The relationship between vitamin D and Covid-19 has not been proven but studies suggest that vitamin D can potentially reduce the impact of Covid-19 on the body.

 If you are interested in finding out more, look at the following studies:

  1. Myths and Facts on Vitamin D amidst the Covid-19virus_image pandemic: (opens in a new window)https://www.ncbi.nlm.nih.gov/pmc/articles/PMC7250097/
  2. Evidence that Vitamin D supplementation could reduce risk of Influenza and Covid-19 Infections and Deaths: (opens in a new window)https://www.ncbi.nlm.nih.gov/pmc/articles/PMC7231123/
  3. Role of Vitamin D in preventing of Covid-19 infection, progression and severity: (opens in a new window)https://www.ncbi.nlm.nih.gov/pmc/articles/PMC7305922/

Why should I take vitamin D if it will not 100% protect me from Covid-19?

Vitamin D is an essential nutrient that is needed by the body to ensure a normal healthy lifestyle with benefits of reducing the risk of illnesses, diseases and deficiencies which are mentioned below:

  • Vitamin D plays an important role in bone health, growth, and absorption of calcium into the gut. Vitamin D and calcium work together to protect the bones. Without vitamin D, bone quality will be poor causing brittle bone disease.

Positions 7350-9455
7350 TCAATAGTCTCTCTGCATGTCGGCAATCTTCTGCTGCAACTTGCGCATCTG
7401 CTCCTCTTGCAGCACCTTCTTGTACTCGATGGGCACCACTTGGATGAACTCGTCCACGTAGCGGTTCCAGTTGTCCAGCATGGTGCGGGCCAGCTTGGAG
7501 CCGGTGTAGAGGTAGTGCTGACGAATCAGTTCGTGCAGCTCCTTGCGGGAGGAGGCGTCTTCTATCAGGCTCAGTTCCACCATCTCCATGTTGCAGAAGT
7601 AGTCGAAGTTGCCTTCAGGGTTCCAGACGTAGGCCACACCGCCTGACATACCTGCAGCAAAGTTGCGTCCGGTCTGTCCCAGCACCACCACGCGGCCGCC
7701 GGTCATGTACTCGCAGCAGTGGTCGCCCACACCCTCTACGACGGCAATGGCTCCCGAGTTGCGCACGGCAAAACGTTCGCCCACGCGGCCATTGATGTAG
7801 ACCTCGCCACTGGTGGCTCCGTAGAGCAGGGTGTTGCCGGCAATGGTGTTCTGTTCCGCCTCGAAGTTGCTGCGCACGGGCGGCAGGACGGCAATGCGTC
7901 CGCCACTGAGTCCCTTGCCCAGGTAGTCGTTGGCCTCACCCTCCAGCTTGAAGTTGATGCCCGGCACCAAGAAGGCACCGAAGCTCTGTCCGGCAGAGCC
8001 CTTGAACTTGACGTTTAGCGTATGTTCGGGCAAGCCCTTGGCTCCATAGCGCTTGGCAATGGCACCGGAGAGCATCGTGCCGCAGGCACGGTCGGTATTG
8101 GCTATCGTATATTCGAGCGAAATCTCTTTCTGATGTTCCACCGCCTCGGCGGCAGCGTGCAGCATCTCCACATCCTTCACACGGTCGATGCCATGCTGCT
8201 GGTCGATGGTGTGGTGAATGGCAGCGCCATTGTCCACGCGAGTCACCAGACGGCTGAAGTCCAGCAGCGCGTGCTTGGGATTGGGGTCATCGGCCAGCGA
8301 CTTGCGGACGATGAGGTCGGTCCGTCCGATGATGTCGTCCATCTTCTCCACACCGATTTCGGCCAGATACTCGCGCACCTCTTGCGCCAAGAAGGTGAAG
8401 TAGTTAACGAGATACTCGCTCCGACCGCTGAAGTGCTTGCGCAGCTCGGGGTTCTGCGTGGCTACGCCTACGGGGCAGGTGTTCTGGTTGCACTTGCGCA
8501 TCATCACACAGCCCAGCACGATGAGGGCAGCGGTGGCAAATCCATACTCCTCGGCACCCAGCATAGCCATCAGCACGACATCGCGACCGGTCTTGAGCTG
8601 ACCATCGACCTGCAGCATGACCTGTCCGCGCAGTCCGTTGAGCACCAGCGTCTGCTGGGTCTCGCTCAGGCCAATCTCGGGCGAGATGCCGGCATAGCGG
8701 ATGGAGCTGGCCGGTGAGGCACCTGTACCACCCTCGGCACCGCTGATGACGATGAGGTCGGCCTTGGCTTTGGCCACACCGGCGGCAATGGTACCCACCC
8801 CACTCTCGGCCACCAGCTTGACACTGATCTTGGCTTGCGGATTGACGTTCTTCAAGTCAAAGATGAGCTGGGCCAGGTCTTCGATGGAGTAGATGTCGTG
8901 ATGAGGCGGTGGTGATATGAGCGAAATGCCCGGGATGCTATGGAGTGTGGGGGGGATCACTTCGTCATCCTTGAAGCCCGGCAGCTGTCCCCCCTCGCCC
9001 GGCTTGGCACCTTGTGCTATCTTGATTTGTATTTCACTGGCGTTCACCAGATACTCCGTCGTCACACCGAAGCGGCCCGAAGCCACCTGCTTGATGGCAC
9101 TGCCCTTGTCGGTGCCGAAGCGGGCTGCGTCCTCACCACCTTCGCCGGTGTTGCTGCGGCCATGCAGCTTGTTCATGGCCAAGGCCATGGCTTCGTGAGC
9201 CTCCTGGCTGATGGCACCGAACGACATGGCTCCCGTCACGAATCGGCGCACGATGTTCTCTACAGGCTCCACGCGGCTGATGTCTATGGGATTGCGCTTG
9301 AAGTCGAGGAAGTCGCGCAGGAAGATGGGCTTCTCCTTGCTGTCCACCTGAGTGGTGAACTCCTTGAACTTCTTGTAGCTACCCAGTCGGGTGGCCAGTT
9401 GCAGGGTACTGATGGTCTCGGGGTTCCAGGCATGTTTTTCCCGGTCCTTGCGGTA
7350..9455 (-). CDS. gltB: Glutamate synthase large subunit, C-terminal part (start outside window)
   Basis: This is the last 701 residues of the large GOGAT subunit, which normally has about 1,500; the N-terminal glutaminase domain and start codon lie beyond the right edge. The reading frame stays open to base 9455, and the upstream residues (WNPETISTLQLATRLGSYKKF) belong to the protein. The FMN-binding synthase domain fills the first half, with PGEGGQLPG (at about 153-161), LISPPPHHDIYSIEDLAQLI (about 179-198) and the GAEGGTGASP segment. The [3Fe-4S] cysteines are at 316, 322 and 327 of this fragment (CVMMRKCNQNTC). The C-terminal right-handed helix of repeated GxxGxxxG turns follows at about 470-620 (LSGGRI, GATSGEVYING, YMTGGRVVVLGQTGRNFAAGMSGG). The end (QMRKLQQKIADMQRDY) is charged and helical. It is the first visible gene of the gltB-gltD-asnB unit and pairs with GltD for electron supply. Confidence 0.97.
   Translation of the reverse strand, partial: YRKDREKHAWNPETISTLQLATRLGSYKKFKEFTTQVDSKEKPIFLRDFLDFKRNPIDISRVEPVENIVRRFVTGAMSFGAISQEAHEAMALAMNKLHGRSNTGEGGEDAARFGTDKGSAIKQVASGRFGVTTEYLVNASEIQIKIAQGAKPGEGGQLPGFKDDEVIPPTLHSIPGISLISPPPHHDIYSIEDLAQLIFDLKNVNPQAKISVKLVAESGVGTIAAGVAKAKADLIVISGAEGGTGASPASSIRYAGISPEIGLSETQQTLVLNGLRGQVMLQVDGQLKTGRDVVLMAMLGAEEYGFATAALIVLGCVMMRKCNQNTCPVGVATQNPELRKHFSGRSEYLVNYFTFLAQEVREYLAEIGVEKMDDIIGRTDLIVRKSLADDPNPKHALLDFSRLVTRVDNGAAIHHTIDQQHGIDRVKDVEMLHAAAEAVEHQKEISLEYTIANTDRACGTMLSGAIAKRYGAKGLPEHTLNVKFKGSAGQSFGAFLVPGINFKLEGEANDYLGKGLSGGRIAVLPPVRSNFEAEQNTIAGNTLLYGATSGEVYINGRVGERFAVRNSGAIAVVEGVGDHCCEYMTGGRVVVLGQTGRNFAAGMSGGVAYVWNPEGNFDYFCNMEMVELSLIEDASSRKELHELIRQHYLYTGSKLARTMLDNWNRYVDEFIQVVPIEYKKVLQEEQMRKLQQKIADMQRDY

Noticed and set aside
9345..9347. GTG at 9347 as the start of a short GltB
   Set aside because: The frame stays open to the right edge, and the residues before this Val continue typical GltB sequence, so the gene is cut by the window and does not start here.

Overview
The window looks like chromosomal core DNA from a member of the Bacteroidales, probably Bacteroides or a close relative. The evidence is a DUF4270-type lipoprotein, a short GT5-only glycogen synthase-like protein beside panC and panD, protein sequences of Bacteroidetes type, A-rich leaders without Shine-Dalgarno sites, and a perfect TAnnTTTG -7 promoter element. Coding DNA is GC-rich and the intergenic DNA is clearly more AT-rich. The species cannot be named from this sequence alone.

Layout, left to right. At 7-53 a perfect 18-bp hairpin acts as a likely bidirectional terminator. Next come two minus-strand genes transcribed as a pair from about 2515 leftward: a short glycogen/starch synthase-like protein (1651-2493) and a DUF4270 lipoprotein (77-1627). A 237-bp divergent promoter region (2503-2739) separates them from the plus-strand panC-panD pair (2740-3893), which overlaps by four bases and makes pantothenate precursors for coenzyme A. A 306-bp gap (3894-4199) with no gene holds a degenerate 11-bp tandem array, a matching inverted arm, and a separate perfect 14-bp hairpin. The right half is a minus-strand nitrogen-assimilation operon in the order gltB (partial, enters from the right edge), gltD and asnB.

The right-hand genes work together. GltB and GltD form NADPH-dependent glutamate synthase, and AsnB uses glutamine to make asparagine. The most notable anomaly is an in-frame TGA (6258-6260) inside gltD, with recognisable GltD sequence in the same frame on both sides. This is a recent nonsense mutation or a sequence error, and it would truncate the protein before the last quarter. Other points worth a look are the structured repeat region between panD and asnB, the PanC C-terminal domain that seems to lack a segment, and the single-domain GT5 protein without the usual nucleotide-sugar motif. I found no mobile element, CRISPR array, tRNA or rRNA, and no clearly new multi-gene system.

• Vitamin D prevents rickets, osteomalacia and osteoporosis.
  • Vitamin D improves the immune system and protects it, reducing the risk of tuberculosis, multiple sclerosis, and diabetes.

Once vaccinated, I do not have to continue taking a vitamin D supplement.

Vitamin D is important for the body whether Covid-19 is around or not, even after vaccination. Supplementation of vitamin D has been suggested to ensure requirements are being met during the winter months, even prior to Covid-19.

You may not choose to contiune to take a vitamin D supplement, but it still can be sourced through fortified milks and other sources mentioned earlier. When summer months approach, supplementation can be reduced when time in the sun increases resulting in vitamin D production on the skin. People who do not spend a lot of time outside should contiune to supplement.

Who is at risk of contracting Covid-19?

People who: